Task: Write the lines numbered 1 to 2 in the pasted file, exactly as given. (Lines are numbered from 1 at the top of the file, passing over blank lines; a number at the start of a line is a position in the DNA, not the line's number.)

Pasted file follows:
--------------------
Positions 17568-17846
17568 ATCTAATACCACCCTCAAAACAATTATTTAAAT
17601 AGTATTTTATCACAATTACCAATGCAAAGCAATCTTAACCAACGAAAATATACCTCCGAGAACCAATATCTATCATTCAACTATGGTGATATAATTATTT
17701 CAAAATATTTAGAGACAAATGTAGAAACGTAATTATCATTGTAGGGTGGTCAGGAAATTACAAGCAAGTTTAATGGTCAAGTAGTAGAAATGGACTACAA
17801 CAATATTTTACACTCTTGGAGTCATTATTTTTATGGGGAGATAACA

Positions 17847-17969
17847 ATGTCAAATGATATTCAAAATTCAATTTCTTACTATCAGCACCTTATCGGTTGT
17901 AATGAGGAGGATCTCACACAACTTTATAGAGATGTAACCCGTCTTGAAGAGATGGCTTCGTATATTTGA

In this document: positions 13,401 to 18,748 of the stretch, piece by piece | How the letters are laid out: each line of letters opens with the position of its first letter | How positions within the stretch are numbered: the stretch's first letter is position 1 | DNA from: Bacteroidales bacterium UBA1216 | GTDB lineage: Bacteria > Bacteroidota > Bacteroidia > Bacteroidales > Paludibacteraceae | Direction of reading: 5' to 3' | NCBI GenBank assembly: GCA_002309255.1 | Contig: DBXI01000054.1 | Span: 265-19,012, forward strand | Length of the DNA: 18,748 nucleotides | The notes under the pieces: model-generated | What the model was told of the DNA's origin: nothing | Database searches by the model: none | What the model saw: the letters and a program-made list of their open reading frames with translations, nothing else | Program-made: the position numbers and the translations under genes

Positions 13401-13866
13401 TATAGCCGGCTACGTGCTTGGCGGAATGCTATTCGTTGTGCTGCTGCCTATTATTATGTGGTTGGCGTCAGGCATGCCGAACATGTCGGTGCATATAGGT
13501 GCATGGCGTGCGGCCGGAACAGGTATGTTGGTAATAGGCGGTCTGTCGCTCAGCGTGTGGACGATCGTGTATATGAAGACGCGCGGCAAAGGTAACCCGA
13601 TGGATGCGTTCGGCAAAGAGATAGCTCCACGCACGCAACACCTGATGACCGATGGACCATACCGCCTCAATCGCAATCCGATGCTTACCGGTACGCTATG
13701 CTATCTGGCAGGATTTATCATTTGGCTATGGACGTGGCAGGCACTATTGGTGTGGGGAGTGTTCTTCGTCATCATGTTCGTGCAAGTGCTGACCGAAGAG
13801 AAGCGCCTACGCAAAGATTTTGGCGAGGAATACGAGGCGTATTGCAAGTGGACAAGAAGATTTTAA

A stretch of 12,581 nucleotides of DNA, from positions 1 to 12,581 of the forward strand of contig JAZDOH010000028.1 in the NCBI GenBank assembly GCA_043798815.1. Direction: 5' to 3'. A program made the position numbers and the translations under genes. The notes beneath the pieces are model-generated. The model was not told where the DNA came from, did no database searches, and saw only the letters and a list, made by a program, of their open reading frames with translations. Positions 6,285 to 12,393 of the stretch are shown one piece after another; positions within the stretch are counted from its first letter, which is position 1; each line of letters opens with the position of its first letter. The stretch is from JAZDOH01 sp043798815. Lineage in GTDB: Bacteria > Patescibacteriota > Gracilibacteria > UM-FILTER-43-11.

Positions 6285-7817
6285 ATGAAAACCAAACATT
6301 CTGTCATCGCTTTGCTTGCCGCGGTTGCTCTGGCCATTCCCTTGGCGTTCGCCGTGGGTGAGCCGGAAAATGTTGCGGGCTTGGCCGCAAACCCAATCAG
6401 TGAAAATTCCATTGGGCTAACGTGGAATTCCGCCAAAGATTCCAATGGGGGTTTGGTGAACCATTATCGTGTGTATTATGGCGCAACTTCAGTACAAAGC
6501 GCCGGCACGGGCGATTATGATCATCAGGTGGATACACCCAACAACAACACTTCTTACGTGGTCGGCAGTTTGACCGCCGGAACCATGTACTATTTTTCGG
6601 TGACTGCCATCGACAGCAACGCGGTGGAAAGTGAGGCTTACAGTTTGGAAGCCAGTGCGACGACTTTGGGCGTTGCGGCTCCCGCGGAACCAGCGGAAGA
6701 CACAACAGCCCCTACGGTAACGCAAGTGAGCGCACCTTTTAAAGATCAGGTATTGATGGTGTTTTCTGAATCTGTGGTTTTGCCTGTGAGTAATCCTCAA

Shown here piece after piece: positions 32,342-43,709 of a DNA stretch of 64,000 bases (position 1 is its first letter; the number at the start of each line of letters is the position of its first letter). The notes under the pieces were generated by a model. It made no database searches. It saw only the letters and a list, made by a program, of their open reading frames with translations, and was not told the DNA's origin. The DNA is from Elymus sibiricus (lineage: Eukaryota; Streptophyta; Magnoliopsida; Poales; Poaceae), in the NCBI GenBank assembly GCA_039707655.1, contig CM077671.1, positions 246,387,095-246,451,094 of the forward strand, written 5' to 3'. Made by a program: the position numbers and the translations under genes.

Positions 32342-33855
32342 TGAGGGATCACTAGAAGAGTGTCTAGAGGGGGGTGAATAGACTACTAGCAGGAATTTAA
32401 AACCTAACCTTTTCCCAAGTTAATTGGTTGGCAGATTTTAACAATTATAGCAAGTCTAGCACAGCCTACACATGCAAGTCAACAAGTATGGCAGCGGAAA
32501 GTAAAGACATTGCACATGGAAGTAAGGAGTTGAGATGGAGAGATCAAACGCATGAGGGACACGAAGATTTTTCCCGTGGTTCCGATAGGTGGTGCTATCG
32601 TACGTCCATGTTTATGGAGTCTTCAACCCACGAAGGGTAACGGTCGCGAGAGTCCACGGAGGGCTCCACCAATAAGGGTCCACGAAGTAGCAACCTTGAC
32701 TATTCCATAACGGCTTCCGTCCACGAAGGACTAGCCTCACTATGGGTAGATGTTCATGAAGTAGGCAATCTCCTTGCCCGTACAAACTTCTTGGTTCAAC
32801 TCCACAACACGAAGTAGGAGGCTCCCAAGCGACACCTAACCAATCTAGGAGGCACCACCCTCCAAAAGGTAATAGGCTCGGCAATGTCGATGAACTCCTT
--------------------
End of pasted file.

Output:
Positions 17568-17846
17568 ATCTAATACCACCCTCAAAACAATTATTTAAAT